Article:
Digital Outback Photo
- Photography using Digital SLRs


Workflow Technique #061

Tonality Tuning (PC & Mac)

A tuning toolkit by Digital Outback Photo

note by Uwe Steinmueller

For any image two factors play an important role: Tonality and Colors. Actually B/W images are so demanding as they need the highest level of tonality tuning because no color can hide poor tonality. What makes up the tonality of an image?

• Brightness (shadows, midtones, highlights)
• Contrast (local and global)

Most of us have the desire to get the final image from the raw converter and we probably can get close. But once you start printing and want to get optimal quality you will start tuning. This article will deal only with the aspect of tonality tuning. In principle it all comes down to some sort of subtle dodge & burn. But with many images it can get very tedious if done only manually. Fortunately Photoshop provides powerful tools to streamline this process. The whole process is based on layers in Photoshop. If you want to learn more to understand layers for the use in photography then have a look at our e-books.

While we talk here about the principles we also have created a commercial Tonality Tuning kit. The “DOP_Tonality_Tuning” set consists of two parts:

• Photoshop automation plugin to create the needed masks

DOP Tonality Mask plugin

The plugin helps to create seven different kinds of selection masks (and will be used by our actions):

o Highlight normal: reaches from highlights into the midtones
o Highlight narrow: reaches from highlights very little into the midtones
o Shadows normal: reaches from shadows into the midtones
o Shadows narrow: reaches from shadows very little into the midtones
o Three different Midtone masks (from wide to narrow)

• Photoshop actions that use the plugin and streamline the workflow

DOP Tonality Tuning action set

What these actions do will best be visible in our sample session below. The “Shadows” and “Highlight” actions create new grayscale layers in “Overlay” blending mode. The “Midtone” actions create S-Curve Adjustment Layers with attached Layer Masks. The actions with “Luminosity” in their name create a layer that uses “Luminosity” blending mode to minimize color shifts for contrast changes.

To say it again, this toolkit is not thought to correct major tonality problems.

You best experience the toolkit with some example image.

Sample Session

Here is our start image

Grasshopper Point in Sedona (Canon 1Ds Mk. II)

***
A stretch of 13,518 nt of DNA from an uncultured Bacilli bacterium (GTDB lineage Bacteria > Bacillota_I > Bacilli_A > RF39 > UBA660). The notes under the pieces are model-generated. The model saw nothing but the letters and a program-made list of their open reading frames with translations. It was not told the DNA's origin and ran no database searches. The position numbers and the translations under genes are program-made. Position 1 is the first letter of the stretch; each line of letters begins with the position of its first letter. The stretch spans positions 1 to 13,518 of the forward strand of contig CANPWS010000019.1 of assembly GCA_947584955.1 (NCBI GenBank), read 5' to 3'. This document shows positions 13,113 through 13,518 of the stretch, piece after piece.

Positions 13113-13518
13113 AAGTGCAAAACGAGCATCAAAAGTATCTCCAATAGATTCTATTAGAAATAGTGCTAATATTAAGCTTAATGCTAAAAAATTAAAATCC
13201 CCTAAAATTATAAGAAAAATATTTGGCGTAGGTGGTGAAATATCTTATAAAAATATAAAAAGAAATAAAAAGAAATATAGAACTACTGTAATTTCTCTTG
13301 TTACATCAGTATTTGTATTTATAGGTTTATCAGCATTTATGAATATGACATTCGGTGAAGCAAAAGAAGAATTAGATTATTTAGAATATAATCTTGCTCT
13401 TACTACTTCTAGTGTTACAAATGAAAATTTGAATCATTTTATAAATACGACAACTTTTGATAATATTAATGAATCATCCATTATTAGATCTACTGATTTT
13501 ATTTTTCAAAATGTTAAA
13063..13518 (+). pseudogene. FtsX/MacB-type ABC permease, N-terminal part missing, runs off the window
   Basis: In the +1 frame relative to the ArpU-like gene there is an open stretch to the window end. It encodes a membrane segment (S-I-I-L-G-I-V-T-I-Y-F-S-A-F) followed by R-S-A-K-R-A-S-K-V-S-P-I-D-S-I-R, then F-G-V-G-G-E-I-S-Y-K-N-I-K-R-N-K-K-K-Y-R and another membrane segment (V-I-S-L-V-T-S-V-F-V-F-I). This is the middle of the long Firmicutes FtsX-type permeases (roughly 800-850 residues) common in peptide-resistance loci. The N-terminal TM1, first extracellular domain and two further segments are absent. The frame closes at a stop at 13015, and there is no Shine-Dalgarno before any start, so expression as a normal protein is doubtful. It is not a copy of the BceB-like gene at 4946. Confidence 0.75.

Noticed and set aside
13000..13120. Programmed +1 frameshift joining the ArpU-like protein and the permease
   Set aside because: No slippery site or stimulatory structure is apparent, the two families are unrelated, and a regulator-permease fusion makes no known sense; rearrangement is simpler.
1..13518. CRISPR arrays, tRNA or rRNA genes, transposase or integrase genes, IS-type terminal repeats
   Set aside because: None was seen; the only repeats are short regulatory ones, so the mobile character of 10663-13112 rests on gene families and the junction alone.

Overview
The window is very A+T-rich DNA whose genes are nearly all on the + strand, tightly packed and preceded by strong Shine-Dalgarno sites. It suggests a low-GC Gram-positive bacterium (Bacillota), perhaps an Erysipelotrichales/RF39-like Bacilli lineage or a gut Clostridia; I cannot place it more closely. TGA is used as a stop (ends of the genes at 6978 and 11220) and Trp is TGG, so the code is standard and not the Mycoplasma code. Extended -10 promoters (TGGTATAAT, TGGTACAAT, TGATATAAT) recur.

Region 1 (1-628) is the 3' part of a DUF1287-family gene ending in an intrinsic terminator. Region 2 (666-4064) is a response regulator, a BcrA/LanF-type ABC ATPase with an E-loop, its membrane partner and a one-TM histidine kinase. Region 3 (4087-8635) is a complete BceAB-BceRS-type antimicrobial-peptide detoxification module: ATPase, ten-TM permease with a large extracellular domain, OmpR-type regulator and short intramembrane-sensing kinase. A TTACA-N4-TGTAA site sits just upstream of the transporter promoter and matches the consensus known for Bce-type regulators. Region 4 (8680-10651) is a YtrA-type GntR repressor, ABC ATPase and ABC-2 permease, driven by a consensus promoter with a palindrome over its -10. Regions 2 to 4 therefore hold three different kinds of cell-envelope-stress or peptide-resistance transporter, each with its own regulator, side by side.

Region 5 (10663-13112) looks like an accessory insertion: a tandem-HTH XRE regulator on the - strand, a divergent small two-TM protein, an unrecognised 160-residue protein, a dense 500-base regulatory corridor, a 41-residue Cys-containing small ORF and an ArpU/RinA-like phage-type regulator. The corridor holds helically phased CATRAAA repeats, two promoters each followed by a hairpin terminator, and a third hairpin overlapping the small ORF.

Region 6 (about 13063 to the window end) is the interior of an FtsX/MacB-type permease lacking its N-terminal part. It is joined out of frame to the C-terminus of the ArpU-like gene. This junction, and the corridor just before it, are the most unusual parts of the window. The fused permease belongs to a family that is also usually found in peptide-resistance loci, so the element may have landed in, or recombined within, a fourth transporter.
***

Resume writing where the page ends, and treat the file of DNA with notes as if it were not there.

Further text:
and here a final version

final version

Shown at this small size it just seems to be darker. But there is way more to it and we show this in some sample crops.

To better help understanding what we did we show the final layers

Tuning layers

Here is what we needed to do (below we will show with real crops the subtle differences the layers created):

• Tune down slightly “hot” highlights (using the “DOP Highlight Darken normal” action at 78% opacity)

Note: One very important aspect of this toolkit is that all the tuning layers can be easily tweaked using the opacity sliders. The default in the actions ranges from 40-50%)

• Brighten the shadows (using the “DOP Shadows Brighten narrow” action at 58% opacity).
• Darken the midtones (using the “DOP Midtone Darker narrow” action at 57% opacity).
• Add midtone contrast (using the “DOP Midtone Contrast narrow” action at 25% opacity)

We did not want the last two layers to change the tonality of the creek (shows up daker in prints than on the screen). How to do this? You create a new layer set and add the two layers to this layer set. Then you can create a Layer mask for the whole layer set:

• Use the Lasso tool to select the creek

• Feather the selection by 20-40
• Invert the selection and create the Layer Mask

Here are now some comparison crops to show the effectiveness of the tuning layers. Remember all the changes may look subtle but that is the whole point here.



toned down

The Creek


Layer Mask disabled

Layer Mask enabled (final)


Shadows start

Shadows final

The best way of course to experience the toolkit is to use own images and the demo version (see below, limited to 2000x1500 pixel images).

More Use cases

Actually the above use case is just one sample hot to use the masks provided by the automation plugin. These masks are way more general useable:

  • Limit sharpening to the midtones
  • Limit noise removal to the shadows

How would that work? You duplicate the image and perform sharpening or noise removal on the new layer. The create a selection via our plugin (midtones for sharpening and shadows for noise removal) and create a Layer Mask from the selection. That is all you need to do.



We have a demo version of the full set available. The demo version is full functioning but limited to 2000x1500 pixels. To experience the toolkit just crop or downsize your test images.

How to Order

You can order the full version from here.



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